Justice Lokur’s expectation that the top court should have simply waved a magic wand and asked “some questions” and sought some “reports” and would thus have ameliorated the suffering of lakhs of migrants, is unrealistic and counterproductive. Justice SP Bharucha, at a lecture on public interest litigation, put it aptly when he said that “this Court must refrain from passing orders that cannot be enforced, whatever the fundamental right may be and however good the cause. It serves no purpose to issue some high-profile mandamus or declaration that can remain only on paper.” In deciding the initial batch of migrant related PILs, some filed by activists and others by politicians, the Court had little choice but to rely on the assurances made to it by the Government. At the very inception of a national crisis, no reasonable person could expect the Court to interrupt ongoing relief measures and transpose itself in place of the national executive as the arbiter of ideal governance—all-knowing and all-wise.

Notably, Justice Lokur has himself been guilty of this transgression. In the Swaraj Abhiyan case, (2016) 7 SCC  498, writ petitions were filed seeking relief for drought affected areas, where Justice Lokur significantly widened the scope of the list before it and then went on to consider the various technical permutations and combinations that led to a declaration of drought by state governments, and then unabashedly recommended such declaration to Haryana, Bihar and Gujarat. Not stopping there, he also went on to list various “water conservation” techniques such as “dry land farming, water harvesting, drip irrigation etc” which the states should consider. Since when is all this the domain of the Supreme Court? Paradoxically, in the same judgment, Justice Lokur concludes by accepting and acknowledging the fact that a constitutional court is to show judicial restraint in issues of governance (para 110), and yet he refuses to apply the same principles to the Court now that he has retired.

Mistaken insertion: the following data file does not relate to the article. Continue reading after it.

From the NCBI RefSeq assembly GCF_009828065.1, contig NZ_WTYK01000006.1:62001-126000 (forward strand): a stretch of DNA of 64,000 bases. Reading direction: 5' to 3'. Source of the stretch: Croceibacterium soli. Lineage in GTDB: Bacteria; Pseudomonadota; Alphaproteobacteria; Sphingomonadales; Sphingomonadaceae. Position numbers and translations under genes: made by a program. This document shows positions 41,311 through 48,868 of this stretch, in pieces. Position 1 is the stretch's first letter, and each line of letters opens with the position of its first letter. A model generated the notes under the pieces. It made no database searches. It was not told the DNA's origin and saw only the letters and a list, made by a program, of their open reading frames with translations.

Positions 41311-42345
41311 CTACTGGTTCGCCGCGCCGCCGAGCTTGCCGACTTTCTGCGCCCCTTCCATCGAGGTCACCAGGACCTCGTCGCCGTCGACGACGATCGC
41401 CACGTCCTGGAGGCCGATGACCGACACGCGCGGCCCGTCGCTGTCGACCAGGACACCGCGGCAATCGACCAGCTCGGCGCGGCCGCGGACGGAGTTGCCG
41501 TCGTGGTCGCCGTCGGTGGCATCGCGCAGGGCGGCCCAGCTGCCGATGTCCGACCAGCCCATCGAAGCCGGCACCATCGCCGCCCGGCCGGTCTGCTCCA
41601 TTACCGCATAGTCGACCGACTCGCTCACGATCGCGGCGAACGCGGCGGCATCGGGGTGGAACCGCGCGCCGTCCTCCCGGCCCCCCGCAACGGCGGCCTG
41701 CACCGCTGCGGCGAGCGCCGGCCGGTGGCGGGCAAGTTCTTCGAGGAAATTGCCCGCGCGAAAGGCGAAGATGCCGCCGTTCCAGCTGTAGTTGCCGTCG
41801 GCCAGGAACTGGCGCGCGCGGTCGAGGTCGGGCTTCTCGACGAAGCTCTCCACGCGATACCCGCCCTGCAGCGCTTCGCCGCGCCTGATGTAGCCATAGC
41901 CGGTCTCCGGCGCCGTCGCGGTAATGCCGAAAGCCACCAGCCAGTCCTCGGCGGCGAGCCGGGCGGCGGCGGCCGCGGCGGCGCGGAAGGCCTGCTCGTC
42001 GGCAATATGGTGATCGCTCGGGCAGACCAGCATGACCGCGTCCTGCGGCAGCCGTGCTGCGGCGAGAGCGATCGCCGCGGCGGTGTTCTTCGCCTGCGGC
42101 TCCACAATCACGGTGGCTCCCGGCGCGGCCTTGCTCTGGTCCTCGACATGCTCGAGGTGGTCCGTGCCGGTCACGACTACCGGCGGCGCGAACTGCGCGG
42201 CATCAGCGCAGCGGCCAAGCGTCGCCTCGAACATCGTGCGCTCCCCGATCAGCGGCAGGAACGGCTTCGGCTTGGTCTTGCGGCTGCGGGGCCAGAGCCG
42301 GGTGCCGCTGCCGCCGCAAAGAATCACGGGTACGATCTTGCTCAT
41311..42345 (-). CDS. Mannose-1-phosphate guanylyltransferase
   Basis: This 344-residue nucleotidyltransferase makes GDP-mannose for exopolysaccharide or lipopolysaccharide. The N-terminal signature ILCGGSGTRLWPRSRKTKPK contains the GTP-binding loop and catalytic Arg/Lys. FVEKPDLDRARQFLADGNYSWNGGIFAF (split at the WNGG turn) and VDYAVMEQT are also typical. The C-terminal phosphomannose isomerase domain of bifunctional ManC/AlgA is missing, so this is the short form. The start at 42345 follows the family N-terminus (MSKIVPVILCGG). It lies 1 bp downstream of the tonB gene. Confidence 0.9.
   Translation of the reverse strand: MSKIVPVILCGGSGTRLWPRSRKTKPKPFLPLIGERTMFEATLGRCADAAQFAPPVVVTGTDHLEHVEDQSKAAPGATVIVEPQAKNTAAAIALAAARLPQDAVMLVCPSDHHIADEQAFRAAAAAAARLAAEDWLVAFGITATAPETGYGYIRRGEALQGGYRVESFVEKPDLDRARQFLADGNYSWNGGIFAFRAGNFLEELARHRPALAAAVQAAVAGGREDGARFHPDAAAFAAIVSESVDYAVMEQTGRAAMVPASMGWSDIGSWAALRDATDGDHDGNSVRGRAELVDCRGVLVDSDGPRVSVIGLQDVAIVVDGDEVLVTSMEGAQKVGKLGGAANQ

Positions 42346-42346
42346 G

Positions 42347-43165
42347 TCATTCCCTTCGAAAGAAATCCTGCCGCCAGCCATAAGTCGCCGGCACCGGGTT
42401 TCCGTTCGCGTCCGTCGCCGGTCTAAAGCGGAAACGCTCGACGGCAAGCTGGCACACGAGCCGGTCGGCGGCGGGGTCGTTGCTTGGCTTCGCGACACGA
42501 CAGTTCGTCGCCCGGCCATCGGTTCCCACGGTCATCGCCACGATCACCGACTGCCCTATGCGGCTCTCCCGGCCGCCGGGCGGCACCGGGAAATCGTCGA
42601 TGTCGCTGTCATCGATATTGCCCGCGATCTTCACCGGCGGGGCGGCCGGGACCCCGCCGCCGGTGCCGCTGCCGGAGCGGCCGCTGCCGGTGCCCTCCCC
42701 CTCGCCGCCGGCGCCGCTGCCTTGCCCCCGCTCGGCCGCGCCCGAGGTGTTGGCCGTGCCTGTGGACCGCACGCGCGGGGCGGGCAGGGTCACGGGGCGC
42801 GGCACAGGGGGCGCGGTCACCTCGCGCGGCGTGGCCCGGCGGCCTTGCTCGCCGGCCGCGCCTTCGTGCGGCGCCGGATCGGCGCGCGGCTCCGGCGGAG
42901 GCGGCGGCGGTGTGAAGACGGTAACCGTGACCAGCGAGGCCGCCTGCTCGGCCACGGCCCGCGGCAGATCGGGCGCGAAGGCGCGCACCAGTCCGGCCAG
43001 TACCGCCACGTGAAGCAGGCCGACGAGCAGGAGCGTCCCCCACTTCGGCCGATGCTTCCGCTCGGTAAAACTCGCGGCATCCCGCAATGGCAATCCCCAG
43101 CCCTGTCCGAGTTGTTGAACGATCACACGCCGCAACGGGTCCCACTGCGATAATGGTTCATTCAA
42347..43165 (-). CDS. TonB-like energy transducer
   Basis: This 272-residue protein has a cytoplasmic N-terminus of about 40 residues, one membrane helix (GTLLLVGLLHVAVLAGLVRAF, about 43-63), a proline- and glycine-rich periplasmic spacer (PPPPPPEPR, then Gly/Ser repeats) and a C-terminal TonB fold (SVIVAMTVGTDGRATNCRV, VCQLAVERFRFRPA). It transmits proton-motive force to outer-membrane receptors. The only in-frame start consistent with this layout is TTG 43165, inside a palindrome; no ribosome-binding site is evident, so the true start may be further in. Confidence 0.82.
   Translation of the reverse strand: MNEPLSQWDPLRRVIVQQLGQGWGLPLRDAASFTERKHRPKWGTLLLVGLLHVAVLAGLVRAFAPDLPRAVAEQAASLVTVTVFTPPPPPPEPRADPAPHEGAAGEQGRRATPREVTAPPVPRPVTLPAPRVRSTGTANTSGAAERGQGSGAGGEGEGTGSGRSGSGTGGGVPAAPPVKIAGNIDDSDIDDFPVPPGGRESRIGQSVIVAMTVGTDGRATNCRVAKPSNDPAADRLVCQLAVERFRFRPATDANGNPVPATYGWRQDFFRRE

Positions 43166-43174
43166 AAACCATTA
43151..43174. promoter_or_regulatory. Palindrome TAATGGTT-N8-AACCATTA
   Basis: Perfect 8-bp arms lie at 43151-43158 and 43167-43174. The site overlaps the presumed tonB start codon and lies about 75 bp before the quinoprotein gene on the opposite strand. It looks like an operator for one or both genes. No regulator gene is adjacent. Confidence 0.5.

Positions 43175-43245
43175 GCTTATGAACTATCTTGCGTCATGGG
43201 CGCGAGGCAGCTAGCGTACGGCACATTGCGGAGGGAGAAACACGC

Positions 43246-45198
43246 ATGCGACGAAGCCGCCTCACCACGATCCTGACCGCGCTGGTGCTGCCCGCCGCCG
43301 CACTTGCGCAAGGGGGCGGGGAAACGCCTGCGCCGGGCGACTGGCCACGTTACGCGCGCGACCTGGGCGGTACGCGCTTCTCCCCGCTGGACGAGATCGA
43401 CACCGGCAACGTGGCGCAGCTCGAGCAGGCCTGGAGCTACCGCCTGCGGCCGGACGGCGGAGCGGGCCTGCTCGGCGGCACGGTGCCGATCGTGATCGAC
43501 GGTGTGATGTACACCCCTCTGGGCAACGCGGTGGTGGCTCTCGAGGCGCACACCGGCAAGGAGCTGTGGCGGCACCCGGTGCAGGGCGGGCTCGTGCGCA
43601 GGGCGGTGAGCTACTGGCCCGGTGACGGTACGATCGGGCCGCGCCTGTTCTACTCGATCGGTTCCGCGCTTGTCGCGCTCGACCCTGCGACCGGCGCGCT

Thus, the disingenuity in Lokur’s arguments stems from a deep-seated ideological bias, which is anathema for any judge, be it a magistrate or one who wields dizzyingly broad powers as a justice of a constitutional court. Before you assume that I am referring to a political bias or a bias pertaining to economic systems, let me clarify that I am not. Justice Lokur’s bias appears to be more insidious than these, in that he earnestly believes that a constitutional court in a democracy is, to borrow his term, “obligated” to invade and tinker in the executive domain if it thinks fit.

 In other words, Justice Lokur is an aggressive proponent of the all-powerful “activist court”, an unelected and therefore unaccountable organ of government, which arrogates to itself primacy in the constitutional scheme and awards itself unlimited and wide-ranging powers of intervention in all matters of State. While in theory these powers are circumscribed by limiting provisions, a judge who subscribes to the activist belief interprets them differently, often “expansively”, thus widening the range of issues it can run its writ upon. The migrant crisis too, from Lokur’s activist-constitutional viewpoint, was a situation that obligated the Court to intervene and monitor the executive—like a superior authority. Constitutionally, this belief is a total negation of our democracy’s most fundamental principle—the separation of powers between the organs of government. While the degree of separation in India is not as strict as the United States or Australia, even so, the entire system is built on “checks and balances”. The underlying belief of this system is the acceptance of the inviolable principle that power cannot be permitted to accumulate in any one organ of the State. It must devolve strictly as per constitutional rules.

—The author is an advocate practicing in the Supreme Court of India